“I don’t know that I’ve ever seen it work,” said the painter.
“Well, sometimes it won’t work,” she returned, altogether mockingly now, and sat holding her shapely hands, which were neither so large nor so rough as they might have been, across her middle and watching her son while the machine pushed about under his palm, and he bent his wan eyes upon one of the oval-framed photographs on the wall, as if rapt in a supernal vision. The boy stared drowsily at the planchette, jerking this way and that, and making abrupt starts and stops. At last the young man lifted his palm from it, and put it aside to study the hieroglyphics it had left on the paper.
“What’s it say?” asked his mother.
The young man whispered: “I can’t seem to make out very clear. I guess I got to take a little time to it,” he added, leaning back wearily in his chair. “Ever seen much of the manifestations?” he gasped at Westover.
“Never any, before,” said the painter, with a leniency for the invalid which he did not feel for his belief.
The young man tried for his voice, and found enough of it to say: “There’s a trance medium over at the Huddle. Her control says ’t I can develop into a writin’ medium.” He seemed to refer the fact as a sort of question to Westover, who could think of nothing to say but that it must be very interesting to feel that one had such a power.
“I guess he don’t know he’s got it yet,” his mother interposed. “And planchette don’t seem to know, either.”
“We ha’n’t given it a fair trial yet,” said the young man, impartially, almost impassively.
“Wouldn’t you like to see it do some of your sums, Jeff ?” said the mother to the drowsy boy, blinking in a corner. “You better go to bed.”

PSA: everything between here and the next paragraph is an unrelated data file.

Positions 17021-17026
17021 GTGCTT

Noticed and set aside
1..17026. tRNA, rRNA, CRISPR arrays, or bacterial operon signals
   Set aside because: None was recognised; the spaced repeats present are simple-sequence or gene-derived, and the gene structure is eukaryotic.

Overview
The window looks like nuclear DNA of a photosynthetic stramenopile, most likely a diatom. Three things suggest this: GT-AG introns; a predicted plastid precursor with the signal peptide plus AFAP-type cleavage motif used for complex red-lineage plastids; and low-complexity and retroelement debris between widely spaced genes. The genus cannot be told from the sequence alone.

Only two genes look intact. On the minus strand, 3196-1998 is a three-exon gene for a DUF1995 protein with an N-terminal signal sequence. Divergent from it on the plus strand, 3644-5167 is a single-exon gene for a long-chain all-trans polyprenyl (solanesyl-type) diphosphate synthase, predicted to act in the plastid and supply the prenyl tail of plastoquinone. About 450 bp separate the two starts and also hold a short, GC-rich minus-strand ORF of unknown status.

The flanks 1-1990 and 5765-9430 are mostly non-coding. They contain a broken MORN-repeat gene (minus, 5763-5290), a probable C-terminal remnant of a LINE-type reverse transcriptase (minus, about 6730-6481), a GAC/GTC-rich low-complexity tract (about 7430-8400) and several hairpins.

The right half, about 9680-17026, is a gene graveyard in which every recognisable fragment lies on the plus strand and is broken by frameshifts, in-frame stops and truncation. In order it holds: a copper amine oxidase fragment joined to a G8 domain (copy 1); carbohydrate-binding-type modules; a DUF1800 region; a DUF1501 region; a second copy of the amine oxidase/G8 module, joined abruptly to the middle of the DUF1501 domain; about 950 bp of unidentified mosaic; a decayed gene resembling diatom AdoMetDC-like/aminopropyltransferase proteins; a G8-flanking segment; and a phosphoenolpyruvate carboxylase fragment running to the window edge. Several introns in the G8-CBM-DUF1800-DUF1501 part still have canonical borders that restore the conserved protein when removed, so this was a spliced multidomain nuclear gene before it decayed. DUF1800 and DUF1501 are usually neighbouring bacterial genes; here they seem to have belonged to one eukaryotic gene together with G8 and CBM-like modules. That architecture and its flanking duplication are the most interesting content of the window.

The elder brother rose. “I guess I’ll go, too.”
The father had not joined their circle in the parlor, now breaking up by common consent.
Mrs. Durgin took up her lamp again and looked round on the appointments of the room, as if she wished Westover to note them, too: the drab wallpaper, the stiff chairs, the long, hard sofa in haircloth, the high bureau of mahogany veneer.
“You can come in here and set or lay down whenever you feel like it,” she said. “We use it more than folks generally, I presume; we got in the habit, havin’ it open for funerals.”
Four or five days of perfect weather followed one another, and Westover worked hard at his picture in the late afternoon light he had chosen for it. In the morning he tramped through the woods and climbed the hills with Jeff Durgin, who seemed never to do anything about the farm, and had a leisure unbroken by anything except a rare call from his mother to help her in the house. He built the kitchen fire, and got the wood for it; he picked the belated pease and the early beans in the garden, and shelled them;